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There Is No One Way to Live a Good Life

Romantic Relationships

Romantic relationships have the extraordinary potential to expand our selves. 

They create a 'role engulfment' where one's identity is based entirely on one specific role of being a good lover/partner. It is conducive to one's growth and health and eventually applies to the self, and one starts to help others selflessly.

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IDEA EXTRACTED FROM:

There Is No One Way to Live a Good Life

There Is No One Way to Live a Good Life

https://blogs.scientificamerican.com/beautiful-minds/there-is-no-one-way-to-live-a-good-life/

blogs.scientificamerican.com

5

Key Ideas

The 2 Models of Human Development

  • The 'Surrender Yourself' model dials up your levels of happiness as you progress from your basic needs (like food and good health) towards your achievements like recognized success, or creative expression. The pinnacle of this human development model is complete surrender.
  • The 'Fully Human' model is a more subjective way of helping you find your own path. When our most important needs like food, shelter, safety, and stability are met, followed by our need to love, belong and connect with others, we then pursue mastery.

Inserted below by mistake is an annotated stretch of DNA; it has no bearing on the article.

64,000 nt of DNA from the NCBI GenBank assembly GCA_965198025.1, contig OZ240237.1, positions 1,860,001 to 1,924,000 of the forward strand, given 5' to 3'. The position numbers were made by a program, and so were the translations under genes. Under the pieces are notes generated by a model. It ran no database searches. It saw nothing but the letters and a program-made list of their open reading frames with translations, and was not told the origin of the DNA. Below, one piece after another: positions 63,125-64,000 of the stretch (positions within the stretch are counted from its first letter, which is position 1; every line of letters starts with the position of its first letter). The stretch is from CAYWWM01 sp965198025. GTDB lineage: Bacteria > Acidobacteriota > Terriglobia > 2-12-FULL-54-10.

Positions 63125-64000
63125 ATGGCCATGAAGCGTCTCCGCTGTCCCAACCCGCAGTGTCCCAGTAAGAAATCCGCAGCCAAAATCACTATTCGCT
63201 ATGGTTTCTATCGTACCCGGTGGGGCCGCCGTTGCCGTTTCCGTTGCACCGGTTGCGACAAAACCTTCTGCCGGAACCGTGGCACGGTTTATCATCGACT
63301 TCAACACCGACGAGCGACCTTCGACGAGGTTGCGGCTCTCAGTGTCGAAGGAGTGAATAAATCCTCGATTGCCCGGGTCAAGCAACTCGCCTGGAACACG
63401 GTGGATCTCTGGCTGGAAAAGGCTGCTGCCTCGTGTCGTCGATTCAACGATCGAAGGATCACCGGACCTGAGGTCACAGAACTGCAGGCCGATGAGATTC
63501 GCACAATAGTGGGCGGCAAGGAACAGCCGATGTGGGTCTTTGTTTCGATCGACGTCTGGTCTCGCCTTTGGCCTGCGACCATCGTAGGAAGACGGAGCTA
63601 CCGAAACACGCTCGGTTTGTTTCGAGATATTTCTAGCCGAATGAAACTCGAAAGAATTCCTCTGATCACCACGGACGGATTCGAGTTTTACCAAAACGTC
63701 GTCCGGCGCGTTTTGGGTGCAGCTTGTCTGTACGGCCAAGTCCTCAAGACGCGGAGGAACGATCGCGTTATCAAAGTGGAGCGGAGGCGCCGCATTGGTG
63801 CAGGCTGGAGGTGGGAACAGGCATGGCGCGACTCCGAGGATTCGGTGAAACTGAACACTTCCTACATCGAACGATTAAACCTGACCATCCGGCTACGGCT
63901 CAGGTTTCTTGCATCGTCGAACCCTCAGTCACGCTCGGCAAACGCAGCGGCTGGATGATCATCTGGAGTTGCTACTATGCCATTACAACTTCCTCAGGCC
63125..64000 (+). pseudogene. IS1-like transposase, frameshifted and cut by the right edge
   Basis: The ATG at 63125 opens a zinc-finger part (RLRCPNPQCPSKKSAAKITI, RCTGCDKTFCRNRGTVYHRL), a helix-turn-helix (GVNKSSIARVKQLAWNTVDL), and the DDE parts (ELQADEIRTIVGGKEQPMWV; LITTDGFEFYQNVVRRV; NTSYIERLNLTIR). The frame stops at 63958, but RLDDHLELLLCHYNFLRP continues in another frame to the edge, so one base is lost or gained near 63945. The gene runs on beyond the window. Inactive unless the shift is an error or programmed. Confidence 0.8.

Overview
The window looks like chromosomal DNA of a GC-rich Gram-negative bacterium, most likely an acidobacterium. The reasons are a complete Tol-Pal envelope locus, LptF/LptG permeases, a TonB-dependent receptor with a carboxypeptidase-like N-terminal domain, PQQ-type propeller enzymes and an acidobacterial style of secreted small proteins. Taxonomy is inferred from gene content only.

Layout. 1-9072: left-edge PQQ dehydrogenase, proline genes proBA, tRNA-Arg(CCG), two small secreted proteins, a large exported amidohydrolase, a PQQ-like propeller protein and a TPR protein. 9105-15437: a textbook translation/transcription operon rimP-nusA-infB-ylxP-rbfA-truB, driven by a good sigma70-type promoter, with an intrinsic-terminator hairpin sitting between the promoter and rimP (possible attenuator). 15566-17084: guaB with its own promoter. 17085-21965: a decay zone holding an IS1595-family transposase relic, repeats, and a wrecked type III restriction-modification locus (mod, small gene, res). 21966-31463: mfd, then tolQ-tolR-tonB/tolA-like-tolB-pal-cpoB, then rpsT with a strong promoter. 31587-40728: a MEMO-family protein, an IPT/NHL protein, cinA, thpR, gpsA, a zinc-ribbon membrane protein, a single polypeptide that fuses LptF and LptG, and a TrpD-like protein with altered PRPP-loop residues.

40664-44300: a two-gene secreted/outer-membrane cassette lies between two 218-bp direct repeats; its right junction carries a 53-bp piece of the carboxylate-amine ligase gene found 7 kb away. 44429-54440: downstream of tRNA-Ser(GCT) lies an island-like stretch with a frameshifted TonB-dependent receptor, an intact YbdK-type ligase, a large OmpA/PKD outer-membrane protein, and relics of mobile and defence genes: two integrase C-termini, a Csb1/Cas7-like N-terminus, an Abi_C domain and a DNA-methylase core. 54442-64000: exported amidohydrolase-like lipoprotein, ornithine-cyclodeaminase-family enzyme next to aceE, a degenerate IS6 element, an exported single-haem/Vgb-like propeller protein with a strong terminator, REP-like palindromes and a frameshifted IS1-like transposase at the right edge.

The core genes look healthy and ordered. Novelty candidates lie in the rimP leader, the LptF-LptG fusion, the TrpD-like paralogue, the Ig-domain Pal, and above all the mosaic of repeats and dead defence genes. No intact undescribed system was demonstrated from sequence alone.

Self-Actualization

It implies acknowledging and respecting the sacredness and uniqueness of each kind of person. Self-Actualization also necessitates full access to information, full knowledge of the truth, and being able to choose without fear or social pressure.

The one thing left out of this theory is social psychology, as all the needs of a human being cannot be understood in isolation and social conditions are also necessary for personal growth.

Self-Transcendence

It involves advancing a cause greater and beyond the self, experiencing a drastic shift in perspective, beyond the confines of the self through the highest level of experience.

Self-transcenders have a completely selfless value system and are leaning towards serving humanity, with an eventual goal of transcending their ego.

Healthy Selfishness

It happens when one is indulging in self-care without any damage to others. It leads to growth, meaning, and purpose in life, including positive social relationships.

Pathological altruism, on the other hand, is trying to give or help others in ways that may cause harm to yourself or others.

Romantic Relationships

Romantic relationships have the extraordinary potential to expand our selves. 

They create a 'role engulfment' where one's identity is based entirely on one specific role of being a good lover/partner. It is conducive to one's growth and health and eventually applies to the self, and one starts to help others selflessly.

SIMILAR ARTICLES & IDEAS:

Abraham Maslow

“One can choose to go back toward safety or forward toward growth. Growth must be chosen again and again; fear mu..."

Abraham Maslow
Deficiency vs. Growth

Abraham Maslow argued that all needs could be grouped into two main classes: deficiency and growth.

  • Deficiency needs are motivated by a lack of satisfaction, such as the lack of food, safety, affection, belonging, or self-esteem. The higher the need, the more we change reality to satisfy the most deficient needs.